the Chinese government can probably access your data

TikTok is in hot water again. Recordings of internal meetings obtained by BuzzFeed News revealed that Chinese employees of the short-form video platform’s parent company, ByteDance, were still able to access data from the United States despite promises that they would not. It is reasonable to assume that Australians’ data is within their reach as well.

So should you, perhaps as one of the millions of platform-addicted Australians, care personally about where your data goes? Most likely.

It’s old news to most that many companies try to collect as much data as possible about each of us at any given time. From companies you know – like Google and Facebook’s parent company Meta – to data brokers you’ve never heard of – like Acxiom or Quantium buying and selling massive amounts of information – they’re all trying to make money by selling access to certain groups of people.

When you use an online service, when you swipe your rewards card, when you walk past a digital billboard, you leave behind digital breadcrumbs that are reverse-engineered to create a virtual representation of you, usually in the purpose of selling you things.

For many, this is disturbing. But the contradiction of modern life is that we also accept that it happens to us – although it is disputed to what extent our consent to be monitored and profiled is both informed and voluntary. After all, let’s be honest, it’s not possible to live an ordinary life while withdrawing from whatever might possibly follow you.

The nightmarish ubiquity of surveillance capitalism doesn’t mean you should be indifferent about TikTok, which, as Internet 2.0 cyber-business co-CEO Robert Potter put it, Crikey, presents a much greater risk. While he acknowledges that our data is being siphoned off by everyone, companies that reside in China pose a greater risk due to the government’s weaponization of data, distinct from Western countries.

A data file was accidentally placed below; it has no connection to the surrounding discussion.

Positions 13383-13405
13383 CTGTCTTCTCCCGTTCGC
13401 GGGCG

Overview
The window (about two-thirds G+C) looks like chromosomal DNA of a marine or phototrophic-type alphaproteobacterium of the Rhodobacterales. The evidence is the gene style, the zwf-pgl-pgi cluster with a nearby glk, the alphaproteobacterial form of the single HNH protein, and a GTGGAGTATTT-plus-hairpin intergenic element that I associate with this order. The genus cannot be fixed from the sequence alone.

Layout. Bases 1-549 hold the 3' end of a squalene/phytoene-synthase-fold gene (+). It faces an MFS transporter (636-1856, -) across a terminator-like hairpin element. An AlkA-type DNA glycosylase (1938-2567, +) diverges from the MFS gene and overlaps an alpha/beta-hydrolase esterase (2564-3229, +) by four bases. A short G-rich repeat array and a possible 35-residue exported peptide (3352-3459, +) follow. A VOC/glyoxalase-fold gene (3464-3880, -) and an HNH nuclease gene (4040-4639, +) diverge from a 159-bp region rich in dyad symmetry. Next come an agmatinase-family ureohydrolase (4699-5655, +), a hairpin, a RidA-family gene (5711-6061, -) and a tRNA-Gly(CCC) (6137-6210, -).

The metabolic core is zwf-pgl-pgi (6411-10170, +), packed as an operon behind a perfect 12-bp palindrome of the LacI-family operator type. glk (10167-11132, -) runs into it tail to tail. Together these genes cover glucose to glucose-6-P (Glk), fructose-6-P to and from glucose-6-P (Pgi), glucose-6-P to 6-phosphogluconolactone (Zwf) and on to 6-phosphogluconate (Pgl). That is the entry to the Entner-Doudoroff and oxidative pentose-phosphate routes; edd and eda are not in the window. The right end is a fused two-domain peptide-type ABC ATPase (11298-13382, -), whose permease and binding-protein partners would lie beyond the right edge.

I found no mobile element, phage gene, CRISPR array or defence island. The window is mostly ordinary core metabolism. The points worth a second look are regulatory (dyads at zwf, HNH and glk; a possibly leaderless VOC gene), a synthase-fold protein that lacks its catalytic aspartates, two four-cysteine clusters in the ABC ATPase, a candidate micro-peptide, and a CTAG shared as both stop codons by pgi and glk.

“[China] has this weird arrangement where they like to encourage innovation, but the government can never really leave the social media companies alone,” he said.

Potter explains that the Chinese government takes a “mosaic” approach to data collection, drawing huge amounts of data about an individual when it targets them, compared to Australian government agencies which are bound by a much narrower and more narrow approach. warrant-based. China’s national security laws require companies like ByteDance or WeChat, owner of a hugely popular messaging app, to carry out any request the government asks of them, including handing over user data.

The other aspect is how TikTok can be used to shape discussions outside of China. Potter points to censorship of platforms around Hong Kong or Xinjiang as evidence of how the company, beholden to Chinese government values, can restrict speech elsewhere.

Ultimately, Potter predicts that countries like the US, UK and Australia will eventually ban these Chinese social media platforms: “Their standards are not democratic. We send huge amounts of information about our children on these platforms. »

Until we get to that point, Australian TikTok users should assume that everything the app knows about them – your location, interests and biometrics like your face and voice – is also known to the government. Chinese. Whether that’s enough to wean you off the app is ultimately up to you.

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